Davies’ other contribution is a proper understanding of what modernity is. It is not a thing or a place, or even a certain set of technologies, or amount of wealth, or percentage of urban dwellers. Modernity is a process. Better players don’t make a better game; people are the same today as we were back in Caesar’s day. But better rules make a better game, as do the players respecting those rules and knowing their importance. Institutions, and the people working within them, need to prefer neophilia to neophobia. They need to be tolerant of people different from them, whether that’s religion, race, appearance, or numerous other characteristics. People who do not go along will not get along—and if political institutions do not encourage or allow people to act civilized, very often they will not.

Davies’ view of world history is unusually humble. He knows enough to know he doesn’t know everything. He doesn’t give a single magic bullet cause for modernity because there isn’t one. It is multicausal, and even then, modernity relies on having an ongoing process in place, not this or that outcome.

As important, he reminds the reader that the culture and institutions behind that process are fragile and reversible. They must be defended.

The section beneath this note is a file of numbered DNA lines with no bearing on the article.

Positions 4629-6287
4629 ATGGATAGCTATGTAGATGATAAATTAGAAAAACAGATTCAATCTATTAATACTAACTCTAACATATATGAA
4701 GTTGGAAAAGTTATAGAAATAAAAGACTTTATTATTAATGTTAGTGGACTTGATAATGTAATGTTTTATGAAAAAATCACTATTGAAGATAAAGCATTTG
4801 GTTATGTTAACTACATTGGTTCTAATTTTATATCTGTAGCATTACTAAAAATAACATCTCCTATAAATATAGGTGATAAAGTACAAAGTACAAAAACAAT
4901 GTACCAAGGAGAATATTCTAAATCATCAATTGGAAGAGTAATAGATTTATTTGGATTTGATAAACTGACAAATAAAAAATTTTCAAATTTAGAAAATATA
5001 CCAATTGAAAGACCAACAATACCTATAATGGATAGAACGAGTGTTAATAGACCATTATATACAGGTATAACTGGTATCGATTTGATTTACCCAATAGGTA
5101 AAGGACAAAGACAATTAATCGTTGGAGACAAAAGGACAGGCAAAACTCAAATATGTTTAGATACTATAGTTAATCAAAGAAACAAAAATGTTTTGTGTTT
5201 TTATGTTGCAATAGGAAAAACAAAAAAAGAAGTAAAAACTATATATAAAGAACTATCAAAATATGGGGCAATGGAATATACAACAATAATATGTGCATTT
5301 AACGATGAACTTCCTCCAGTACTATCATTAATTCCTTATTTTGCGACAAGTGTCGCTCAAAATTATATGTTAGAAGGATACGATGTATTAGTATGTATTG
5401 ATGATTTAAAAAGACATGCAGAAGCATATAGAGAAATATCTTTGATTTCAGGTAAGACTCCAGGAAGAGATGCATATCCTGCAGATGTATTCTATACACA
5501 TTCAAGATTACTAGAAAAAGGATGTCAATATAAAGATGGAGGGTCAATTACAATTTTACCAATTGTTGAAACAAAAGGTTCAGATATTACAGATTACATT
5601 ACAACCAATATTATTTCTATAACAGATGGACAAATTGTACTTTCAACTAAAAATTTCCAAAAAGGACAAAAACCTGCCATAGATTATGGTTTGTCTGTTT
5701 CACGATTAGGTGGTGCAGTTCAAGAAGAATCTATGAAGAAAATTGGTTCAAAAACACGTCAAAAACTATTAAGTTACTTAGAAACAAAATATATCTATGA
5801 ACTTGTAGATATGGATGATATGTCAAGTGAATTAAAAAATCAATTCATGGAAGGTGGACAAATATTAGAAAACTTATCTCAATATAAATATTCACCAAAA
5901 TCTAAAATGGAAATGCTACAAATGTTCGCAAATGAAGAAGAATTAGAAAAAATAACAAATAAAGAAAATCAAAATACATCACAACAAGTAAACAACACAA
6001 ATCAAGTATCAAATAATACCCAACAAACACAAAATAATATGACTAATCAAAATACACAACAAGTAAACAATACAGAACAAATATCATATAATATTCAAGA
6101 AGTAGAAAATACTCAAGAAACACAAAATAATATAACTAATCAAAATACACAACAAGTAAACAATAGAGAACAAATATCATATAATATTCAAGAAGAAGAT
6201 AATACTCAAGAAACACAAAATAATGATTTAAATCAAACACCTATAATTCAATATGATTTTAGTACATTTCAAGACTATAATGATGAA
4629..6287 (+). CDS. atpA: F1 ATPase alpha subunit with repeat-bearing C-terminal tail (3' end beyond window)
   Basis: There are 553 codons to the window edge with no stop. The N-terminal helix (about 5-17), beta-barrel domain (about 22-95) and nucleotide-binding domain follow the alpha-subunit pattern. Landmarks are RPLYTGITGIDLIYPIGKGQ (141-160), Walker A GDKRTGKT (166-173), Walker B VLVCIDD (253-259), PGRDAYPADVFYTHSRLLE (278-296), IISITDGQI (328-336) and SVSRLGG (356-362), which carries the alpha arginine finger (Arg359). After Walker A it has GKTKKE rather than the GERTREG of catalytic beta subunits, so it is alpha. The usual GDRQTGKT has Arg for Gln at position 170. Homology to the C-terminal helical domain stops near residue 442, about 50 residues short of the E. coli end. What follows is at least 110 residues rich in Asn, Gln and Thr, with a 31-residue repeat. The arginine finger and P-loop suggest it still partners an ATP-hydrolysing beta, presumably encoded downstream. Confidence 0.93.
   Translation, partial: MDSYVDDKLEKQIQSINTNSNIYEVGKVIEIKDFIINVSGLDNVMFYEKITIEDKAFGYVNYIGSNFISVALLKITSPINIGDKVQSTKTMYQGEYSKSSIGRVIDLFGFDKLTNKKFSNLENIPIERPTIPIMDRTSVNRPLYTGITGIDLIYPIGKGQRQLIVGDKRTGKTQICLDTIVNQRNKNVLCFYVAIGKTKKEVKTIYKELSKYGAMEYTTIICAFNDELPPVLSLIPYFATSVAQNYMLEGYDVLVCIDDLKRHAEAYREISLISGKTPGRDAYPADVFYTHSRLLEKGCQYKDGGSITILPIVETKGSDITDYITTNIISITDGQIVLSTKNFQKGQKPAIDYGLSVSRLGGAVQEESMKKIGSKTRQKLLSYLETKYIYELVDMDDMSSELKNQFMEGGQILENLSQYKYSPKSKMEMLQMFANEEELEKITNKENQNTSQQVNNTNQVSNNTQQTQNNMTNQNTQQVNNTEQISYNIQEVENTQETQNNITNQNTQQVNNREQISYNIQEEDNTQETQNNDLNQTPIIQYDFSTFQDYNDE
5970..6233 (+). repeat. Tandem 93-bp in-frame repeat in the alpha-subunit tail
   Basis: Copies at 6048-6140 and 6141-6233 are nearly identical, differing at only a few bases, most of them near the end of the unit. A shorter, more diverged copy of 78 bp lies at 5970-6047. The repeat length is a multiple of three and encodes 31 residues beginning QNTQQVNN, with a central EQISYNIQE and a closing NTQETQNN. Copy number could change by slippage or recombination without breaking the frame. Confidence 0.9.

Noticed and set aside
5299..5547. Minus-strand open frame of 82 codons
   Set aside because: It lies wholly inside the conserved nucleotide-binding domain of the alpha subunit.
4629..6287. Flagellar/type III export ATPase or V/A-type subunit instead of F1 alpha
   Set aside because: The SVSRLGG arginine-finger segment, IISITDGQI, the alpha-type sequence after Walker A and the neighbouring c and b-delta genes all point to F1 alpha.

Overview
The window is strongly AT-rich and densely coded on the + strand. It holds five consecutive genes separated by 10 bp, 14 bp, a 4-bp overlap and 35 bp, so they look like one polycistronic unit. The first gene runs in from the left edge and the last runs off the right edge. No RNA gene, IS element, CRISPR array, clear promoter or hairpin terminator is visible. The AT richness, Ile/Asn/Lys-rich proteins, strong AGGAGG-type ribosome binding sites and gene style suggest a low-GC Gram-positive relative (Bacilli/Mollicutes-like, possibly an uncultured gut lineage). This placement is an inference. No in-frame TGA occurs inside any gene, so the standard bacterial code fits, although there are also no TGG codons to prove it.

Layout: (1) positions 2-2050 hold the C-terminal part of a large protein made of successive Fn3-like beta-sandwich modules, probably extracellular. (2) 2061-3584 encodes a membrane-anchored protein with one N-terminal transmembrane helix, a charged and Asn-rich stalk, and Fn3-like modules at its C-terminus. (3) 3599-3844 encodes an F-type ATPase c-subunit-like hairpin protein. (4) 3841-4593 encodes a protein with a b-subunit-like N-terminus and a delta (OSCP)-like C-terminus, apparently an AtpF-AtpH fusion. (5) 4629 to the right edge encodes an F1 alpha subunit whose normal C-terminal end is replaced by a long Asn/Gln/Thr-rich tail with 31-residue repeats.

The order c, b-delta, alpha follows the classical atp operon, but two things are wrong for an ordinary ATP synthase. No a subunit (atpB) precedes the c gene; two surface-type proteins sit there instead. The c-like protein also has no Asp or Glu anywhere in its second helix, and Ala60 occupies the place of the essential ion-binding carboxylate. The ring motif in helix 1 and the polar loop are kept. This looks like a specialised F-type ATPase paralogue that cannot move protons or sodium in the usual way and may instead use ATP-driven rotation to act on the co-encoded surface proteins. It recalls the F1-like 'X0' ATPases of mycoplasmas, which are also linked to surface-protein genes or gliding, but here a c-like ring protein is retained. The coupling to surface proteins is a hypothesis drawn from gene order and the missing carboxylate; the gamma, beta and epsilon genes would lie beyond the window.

Tariffs fail to move China, Congress Should Revoke Pres. Trump’s Trade Authority

This is a press statement from CEI. Originally posted here.

President Trump announced a new round of tariffs on China today, pledging to levy a 10 percent tariff on $300 billion of Chinese goods on September 1.

CEI senior fellow Ryan Young said:

“President Trump’s latest China tariffs will begin to affect consumer prices just in time for the holiday season, and will likely encourage a round of retaliatory actions from Beijing. Previous tariffs have repeatedly failed to spark reforms from China’s government, and this iteration will be no different.

“It is likely not a coincidence that President Trump announced the new tariffs within hours of Congress beginning its August recess. Congress is out of session until September 9, more than a week after the tariffs are set to take effect. Multiple bills to return tariff-making authority to Congress have growing bipartisan support. Congress should pass one of them upon its return and prevent President Trump’s tariffs from causing further economic and diplomatic harm to the United States.”